Labour Has Officially Shelved Its £28 Billion Green Investments Pledge

The Eco Experts

The Labour Party has officially shelved its £28 billion a year green investments pledge, after weeks of rumours and denials.

The pledge to spend £28 billion a year on making Britain a “clean energy superpower” formed the crux of Labour’s environmental policies. The move casts doubt on whether the party will be able make good on its promise to reduce household energy bills and deliver energy security through renewables if it wins the next general election.

Labour leader Keir Starmer told reporters last Thursday evening that the party would now spend a little over £4.7 billion a year, on top of the £10 billion the government has already committed to green schemes. This brings Labour’s total promised annual spending on green investments to just under £15 billion a year, around half of what it had previously promised.

The announcement comes after intense criticism from the Tory Party over the amount of borrowing that would be needed for Labour to keep to its pledge, which would increase government debt.

The cut to Labour’s spending promise has left environmentalist groups frustrated with the party. Rebecca Newsom, head of politics at Greenpeace UK released a statement before the cut was confirmed saying: “Dropping the green investment pledge would be weak political, economic and climate leadership from Starmer before he’s even got his feet under the table.”

Blurred image of MPs raising hand to vote in Parliament

Hardest hit by the cut was Labour’s home insulation scheme, dubbed the ‘Warm Homes Plan’. Spending to insulate 19 million homes across the UK was reduced from £6 billion a year to £1.3 billion a year over a decade.

Commenting on the cut, Jess Ralston, an analyst at the Energy and Climate Intelligence Unit (ECIU) said it would mean “more wasted energy, more imported gas and higher bills”.

Labour’s u-turn on insulation comes a week after the charity National Energy Action (NEA) published a report that found millions of homes in England would still be severely energy inefficient by 2030 because of lack of government support. The current government does have grants for insulation in place, but the NEA report stated that close to £14 billion in extra public funding would be needed to insulate homes across the UK.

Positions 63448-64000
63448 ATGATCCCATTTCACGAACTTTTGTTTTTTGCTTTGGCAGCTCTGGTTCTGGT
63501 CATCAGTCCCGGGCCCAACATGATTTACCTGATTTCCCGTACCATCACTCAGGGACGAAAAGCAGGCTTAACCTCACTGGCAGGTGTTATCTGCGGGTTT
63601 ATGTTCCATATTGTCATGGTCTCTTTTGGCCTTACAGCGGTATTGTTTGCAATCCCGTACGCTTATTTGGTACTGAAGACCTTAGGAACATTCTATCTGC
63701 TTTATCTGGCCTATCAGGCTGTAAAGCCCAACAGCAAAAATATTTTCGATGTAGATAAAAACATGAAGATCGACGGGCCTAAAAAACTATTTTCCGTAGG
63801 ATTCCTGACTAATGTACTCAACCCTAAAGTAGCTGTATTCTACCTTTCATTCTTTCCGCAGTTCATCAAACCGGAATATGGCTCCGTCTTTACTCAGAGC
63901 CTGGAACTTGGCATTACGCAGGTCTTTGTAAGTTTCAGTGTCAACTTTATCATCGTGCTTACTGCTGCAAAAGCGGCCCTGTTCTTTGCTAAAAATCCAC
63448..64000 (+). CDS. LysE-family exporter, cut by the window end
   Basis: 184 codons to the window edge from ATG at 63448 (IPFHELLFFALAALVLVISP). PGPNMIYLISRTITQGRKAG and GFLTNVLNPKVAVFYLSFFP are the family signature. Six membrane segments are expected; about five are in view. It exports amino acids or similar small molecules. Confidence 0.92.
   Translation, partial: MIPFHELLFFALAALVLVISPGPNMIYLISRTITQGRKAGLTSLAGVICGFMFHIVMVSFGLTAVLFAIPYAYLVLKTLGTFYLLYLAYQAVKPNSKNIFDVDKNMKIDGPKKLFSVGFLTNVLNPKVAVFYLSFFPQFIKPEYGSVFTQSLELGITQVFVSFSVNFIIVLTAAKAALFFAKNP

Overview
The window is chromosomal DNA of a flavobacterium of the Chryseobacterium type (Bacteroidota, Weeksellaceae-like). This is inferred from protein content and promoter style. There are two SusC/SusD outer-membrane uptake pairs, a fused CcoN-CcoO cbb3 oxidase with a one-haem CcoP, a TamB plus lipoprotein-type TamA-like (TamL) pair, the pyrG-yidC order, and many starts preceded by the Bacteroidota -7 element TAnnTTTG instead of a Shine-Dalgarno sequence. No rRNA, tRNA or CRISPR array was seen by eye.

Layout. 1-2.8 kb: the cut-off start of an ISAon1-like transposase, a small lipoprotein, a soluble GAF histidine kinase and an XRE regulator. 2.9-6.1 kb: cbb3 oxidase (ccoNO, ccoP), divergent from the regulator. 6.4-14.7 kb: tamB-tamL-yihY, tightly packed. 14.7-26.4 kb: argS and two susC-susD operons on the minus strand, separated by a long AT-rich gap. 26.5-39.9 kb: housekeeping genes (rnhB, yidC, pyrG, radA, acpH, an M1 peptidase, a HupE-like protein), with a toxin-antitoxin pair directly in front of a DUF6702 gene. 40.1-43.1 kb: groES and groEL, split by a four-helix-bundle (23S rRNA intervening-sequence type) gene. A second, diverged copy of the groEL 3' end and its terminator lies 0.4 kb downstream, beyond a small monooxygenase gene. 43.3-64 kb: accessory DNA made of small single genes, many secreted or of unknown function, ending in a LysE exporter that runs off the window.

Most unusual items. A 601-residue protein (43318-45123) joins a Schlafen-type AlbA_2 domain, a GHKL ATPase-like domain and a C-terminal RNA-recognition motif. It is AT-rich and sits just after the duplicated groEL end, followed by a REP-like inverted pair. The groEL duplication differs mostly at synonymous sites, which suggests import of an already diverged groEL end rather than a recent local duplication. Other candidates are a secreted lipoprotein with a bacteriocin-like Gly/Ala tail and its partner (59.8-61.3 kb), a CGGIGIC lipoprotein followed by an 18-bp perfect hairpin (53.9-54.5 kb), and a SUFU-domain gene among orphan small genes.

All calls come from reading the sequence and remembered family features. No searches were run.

Spending promises for other planned schemes, such as Labour’s “GB Energy” plan, a project to create a national renewable energy supplier, remained intact. Rachel Reeves, Labour’s shadow chancellor, defended the cut to insulation by saying:

“Something had to give if we were going to be within our fiscal rules and to achieve clean power by 2030. We have got to get on with the national wealth fund and GB Energy, and so we have scaled back our ambition on warm homes.”

Labour leaders broadly blamed what they perceive as the Tory government’s mismanagement of the economy for forcing them to cut back on borrowing, citing “very high” interest rates.

Prime Minister Rishi Sunak clapped back, telling BBC Radio Devon: “the signature economic policy that the Labour Party has is in tatters, and that’s what happens when you don’t have a plan.”

The Tory Party is facing its own struggles when it comes to environmental policy, with The Times reporting last Wednesday that the party was facing an “internal revolt” over plans to scrap the so-called ‘boiler tax’ scheme, due to come into effect this April.

What this shows is that environmental policies are probably going to be a hot button issue this election, as parties vye to be seen as Net Zero leaders.

Written by:
Tatiana has written about multiple environmental topics, including heat pumps, energy-efficient household products, and solar panels. She is dedicated to demystifying green tech to make eco-friendly living more accessible.
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